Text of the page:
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Since the day she was born, it was clear she had a special fate. Her superstitious mother keeps the unusual circumstances of Rose's birth a secret, hoping to prevent her adventurous daughter from leaving home... but she can't suppress Rose's true nature forever.
So when an enormous white bear shows up one cold autumn evening and asks teenage Rose to come away with it - in exchange for health and prosperity for her ailing family - she readily agrees.
Rose travels on the bear's broad back to a distant and empty castle, where she is nightly joined by a mysterious stranger. In discovering his identity, she loses her heart - and finds her purpose - and realizes her journey has only just begun.
Amazing book. This is another retelling of the Norwegian fairy tale "East of the Sun and West of the Moon" (here's the link to the original fairy tale), like the book Sun and Moon, Ice and Snow that I reviewed a while ago. However... I was very put out after reading this, not because it was bad but because Sun and Moon, Ice and Snow seemed to be almost plagiarizing East!!!! GAH.
East was a lot more realistic and developed, and the switching of the first-person perspectives helped the reader get to know the family better - and was therefore a better justification of Rose's leaving home with the white bear, because you really got to care about them. I loved how the White Bear's perspective was expressed in disjointed, free-verse poetry... really made the whole thing more beautiful.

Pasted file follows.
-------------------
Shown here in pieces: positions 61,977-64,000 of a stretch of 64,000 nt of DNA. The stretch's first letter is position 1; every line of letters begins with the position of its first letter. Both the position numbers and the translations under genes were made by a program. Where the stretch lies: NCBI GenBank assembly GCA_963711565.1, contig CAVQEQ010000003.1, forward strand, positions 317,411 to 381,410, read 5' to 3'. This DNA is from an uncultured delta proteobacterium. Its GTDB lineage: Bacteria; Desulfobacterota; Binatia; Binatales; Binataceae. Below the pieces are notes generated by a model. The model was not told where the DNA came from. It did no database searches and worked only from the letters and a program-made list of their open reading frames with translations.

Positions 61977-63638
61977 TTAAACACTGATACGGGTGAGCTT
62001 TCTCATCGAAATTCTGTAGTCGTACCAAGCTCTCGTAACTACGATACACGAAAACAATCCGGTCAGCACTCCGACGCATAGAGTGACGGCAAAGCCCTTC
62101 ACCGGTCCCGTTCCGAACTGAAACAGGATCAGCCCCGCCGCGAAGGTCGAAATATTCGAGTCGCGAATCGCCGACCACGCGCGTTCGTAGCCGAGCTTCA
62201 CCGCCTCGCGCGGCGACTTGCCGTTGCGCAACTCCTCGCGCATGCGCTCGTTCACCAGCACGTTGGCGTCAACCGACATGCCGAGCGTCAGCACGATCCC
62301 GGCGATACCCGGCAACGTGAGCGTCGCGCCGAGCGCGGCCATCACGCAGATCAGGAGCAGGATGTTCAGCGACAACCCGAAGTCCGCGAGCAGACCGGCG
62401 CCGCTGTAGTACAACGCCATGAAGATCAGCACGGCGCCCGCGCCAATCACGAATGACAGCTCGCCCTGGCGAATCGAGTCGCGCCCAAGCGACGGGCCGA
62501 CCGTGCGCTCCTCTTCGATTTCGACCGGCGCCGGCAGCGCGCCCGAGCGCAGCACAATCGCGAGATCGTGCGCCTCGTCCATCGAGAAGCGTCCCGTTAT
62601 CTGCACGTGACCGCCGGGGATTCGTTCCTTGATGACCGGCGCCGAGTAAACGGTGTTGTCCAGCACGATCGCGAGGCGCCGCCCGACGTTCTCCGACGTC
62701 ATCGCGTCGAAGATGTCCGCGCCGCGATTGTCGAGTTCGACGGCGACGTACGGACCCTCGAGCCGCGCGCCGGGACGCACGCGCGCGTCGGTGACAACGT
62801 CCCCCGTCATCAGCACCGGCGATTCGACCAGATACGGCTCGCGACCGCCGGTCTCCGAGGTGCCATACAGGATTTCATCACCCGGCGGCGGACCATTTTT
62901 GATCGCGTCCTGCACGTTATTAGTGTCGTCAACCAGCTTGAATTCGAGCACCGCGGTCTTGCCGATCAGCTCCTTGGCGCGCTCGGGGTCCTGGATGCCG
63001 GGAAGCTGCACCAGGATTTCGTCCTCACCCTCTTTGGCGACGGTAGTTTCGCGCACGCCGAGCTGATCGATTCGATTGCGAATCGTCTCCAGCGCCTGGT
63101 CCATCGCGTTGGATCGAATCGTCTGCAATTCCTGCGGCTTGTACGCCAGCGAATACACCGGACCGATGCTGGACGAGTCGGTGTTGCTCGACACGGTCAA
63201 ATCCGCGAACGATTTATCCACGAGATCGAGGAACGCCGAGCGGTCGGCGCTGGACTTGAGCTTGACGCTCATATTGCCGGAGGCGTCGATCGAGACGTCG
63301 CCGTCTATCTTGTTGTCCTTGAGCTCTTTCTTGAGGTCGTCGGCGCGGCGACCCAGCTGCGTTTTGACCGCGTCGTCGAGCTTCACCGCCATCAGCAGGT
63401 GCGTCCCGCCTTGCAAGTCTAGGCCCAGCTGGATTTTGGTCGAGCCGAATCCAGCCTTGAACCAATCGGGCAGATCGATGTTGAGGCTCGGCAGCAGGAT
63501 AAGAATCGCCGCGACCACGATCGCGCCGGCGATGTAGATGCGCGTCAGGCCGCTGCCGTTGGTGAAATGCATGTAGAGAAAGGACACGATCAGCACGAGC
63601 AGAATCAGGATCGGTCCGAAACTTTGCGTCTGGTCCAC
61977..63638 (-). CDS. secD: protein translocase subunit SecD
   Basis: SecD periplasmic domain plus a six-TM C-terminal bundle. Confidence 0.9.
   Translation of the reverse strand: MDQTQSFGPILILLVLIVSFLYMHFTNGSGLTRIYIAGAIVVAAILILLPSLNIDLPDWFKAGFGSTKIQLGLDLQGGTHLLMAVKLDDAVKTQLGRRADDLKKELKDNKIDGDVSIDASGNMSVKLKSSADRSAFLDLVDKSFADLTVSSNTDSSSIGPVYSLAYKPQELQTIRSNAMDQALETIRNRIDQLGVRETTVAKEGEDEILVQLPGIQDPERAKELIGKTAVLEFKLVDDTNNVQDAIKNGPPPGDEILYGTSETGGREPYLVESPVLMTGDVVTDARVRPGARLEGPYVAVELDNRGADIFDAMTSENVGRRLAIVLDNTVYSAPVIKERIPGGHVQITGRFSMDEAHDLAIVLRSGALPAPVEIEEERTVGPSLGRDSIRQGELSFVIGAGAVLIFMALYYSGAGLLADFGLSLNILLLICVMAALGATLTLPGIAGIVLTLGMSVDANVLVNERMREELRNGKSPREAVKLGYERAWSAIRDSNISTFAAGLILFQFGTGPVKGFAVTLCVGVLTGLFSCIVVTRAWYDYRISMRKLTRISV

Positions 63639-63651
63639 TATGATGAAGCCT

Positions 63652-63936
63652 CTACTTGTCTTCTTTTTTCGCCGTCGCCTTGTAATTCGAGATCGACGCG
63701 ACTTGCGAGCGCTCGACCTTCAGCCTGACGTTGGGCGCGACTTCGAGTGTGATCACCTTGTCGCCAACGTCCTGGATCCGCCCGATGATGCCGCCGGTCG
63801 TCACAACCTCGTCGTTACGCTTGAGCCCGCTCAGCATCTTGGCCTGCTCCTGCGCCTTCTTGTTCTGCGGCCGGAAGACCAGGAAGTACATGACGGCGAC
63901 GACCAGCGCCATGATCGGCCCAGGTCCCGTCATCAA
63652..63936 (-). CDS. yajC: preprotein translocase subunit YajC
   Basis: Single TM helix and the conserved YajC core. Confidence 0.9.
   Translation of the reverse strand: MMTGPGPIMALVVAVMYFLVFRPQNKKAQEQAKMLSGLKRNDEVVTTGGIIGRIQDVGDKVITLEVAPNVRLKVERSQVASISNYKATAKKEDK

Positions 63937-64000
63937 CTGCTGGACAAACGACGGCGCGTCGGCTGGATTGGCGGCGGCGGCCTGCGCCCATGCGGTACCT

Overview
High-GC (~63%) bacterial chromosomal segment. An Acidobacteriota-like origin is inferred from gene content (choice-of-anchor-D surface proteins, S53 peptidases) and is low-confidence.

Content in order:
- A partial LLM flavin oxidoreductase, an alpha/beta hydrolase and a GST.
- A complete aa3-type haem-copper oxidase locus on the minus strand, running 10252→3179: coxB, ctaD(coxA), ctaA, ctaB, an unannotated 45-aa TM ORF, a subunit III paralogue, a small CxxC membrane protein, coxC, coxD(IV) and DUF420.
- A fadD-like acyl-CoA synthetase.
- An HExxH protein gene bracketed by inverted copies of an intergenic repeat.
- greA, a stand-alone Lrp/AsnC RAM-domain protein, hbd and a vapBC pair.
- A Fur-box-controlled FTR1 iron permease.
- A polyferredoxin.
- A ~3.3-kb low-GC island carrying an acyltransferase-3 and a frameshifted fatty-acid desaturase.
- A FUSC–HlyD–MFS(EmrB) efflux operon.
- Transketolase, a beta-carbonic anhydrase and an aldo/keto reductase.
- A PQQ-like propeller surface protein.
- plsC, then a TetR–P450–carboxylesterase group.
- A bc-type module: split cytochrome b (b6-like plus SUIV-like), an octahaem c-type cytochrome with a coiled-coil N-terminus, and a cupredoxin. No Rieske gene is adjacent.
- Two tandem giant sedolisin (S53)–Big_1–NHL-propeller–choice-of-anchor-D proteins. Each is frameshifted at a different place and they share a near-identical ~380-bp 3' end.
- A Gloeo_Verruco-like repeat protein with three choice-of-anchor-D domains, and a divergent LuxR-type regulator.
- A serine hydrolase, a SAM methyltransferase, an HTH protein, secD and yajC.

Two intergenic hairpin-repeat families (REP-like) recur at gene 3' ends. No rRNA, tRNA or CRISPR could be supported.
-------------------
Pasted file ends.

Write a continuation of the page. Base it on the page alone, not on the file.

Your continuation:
The trolls being beautiful and clever made them more formidable as opponents, unlike in Sun and Moon, Ice and Snow, where they were stupid and garish, unable to make anything for themselves. The four winds in East were embodied by actual people, which was far awesomer (SHUT UP about my grammar) in my opinion, and made them all the more important.
Rose's family was just... amazingly lovable. Her superstitious, foolish mother, her father with a guilty conscience, Neddy with his bad poetry... the one thing I noticed was that there was never a section from Rose's mother's POV, which I thought was weird. Then again, Rose's relationship with her mother was... strained, because Rose was a "north-born".
As you can probably tell, I loved East... some really nice fantasy stuff going on here. I may look for more books by Edith Pattou in the near future... 5 of 5.